The Buddha Walks into the OR Part 5: Attention, Please!

It’s almost impossible to look around and not find something in media, in pop culture, in all sorts of places about mindfulness.  Interestingly, it’s not just out there in popular culture; my friend and fellow burn surgeon Sharmila Dissanaike led a session during last year’s American College of Surgeons Clinical Congress on mindfulness.  One of the ways in which she highlights the relevance of mindfulness is around resilience, which we know helps to protect us from burnout and career dissatisfaction.  In short, she sees mindfulness as a tool to expand our resilience and help us maintain our passion for our careers.

Mindfulness is also the 5th Paramita, or perfection.  Mindfulness takes practice, and over time it does cultivate the other perfections. An important feature of mindfulness in this context is the relevance of focus, and of tuning out distractions, in a way that we can concentrate on being in this very moment. As I write this, I’m suddenly struck by the serendipity of Tuesday’s blog on multitasking and cognitive bandwidth; even though I was writing about that from a pedagogical perspective, the key message was how we can help learners gain and maintain their focus so they can be more effective.

Susan Piver discussed meditation in one of her recent Open Heart Project weekly Dharma talks as a tool to unite the first four paramitas. Generosity and Patience both come from a place of opening that requires awareness and observation. Discipline and Exertion are more pointed and fierce, and are associated most strongly with mindfulness because of that focus. By putting Discipline and Exertion to work for ourselves, we are able to open to experiences in a way that demonstrates Generosity and Patience because we have more insight.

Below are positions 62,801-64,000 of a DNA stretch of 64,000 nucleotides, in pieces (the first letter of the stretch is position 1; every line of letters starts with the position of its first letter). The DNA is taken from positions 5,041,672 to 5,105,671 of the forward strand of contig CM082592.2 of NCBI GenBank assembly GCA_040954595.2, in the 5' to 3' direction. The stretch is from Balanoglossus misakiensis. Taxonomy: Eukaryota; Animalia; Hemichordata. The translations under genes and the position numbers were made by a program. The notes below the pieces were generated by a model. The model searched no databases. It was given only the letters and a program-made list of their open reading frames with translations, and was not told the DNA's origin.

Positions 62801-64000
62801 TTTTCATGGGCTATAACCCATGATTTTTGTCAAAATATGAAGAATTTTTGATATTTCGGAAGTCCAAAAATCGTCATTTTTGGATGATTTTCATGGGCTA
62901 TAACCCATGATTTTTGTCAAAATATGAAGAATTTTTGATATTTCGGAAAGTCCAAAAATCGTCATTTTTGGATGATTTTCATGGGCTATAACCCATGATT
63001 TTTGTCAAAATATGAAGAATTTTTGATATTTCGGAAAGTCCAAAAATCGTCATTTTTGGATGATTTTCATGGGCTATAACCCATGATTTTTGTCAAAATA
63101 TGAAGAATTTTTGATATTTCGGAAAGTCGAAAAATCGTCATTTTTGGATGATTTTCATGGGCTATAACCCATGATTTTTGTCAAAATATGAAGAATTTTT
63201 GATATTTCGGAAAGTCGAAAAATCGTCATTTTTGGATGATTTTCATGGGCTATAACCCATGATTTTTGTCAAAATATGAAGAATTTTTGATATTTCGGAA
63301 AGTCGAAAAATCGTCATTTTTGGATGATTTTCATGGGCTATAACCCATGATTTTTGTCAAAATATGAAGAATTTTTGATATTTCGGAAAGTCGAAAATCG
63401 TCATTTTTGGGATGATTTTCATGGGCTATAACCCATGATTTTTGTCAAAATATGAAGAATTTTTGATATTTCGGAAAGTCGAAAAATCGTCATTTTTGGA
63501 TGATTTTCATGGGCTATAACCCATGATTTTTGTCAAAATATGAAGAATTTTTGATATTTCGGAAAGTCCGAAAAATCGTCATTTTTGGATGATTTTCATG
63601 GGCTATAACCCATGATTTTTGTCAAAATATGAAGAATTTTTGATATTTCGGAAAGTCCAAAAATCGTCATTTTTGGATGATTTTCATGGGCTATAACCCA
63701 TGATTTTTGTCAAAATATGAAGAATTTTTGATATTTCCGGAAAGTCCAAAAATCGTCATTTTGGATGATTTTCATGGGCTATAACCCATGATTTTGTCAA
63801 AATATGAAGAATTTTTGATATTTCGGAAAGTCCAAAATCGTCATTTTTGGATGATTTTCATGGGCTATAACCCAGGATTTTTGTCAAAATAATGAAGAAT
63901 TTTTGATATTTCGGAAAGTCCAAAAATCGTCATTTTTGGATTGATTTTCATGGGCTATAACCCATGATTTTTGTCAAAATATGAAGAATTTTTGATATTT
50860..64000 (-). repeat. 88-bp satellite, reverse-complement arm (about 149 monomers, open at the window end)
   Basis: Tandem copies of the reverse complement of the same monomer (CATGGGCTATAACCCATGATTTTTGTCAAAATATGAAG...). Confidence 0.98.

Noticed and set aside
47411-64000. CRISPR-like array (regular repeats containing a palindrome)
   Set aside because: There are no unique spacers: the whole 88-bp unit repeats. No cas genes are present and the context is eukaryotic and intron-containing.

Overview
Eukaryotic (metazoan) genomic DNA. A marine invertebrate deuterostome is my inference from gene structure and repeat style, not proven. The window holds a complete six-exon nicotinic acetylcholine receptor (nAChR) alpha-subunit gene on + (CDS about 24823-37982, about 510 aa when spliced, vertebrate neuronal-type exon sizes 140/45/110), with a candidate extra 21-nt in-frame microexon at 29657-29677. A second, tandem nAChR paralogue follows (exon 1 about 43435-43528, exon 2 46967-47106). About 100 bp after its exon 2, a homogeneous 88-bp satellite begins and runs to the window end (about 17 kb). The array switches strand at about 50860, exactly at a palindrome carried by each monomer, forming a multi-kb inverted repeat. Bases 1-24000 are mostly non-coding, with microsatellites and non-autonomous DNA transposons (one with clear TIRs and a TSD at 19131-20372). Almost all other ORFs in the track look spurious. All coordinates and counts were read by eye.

As surgeons if we are able to be right here, in this exact moment, then we are able to be more effective in our technical and cognitive work. As people, if we are able to be right here, in this exact moment, then we are able to be more compassionate caregivers for patients and families, and we’re able to be more effective team leaders. As family members, if we are able to be right here, in this exact moment, then we are able to be a more effective mother/ father/ sibling/ child/ parent/friend.

What is in front of you right now?

How can you use this moment to both focus on and open to what is around you?

Imagine the difference that mindfulness can make in your ability to both feel good and do good.

Be here.

Pay attention.

Blogger’s note: Heeding my own advice about being present and paying attention, you’ll have to wait 2 weeks for Paramita #6. It’s time for my summer break!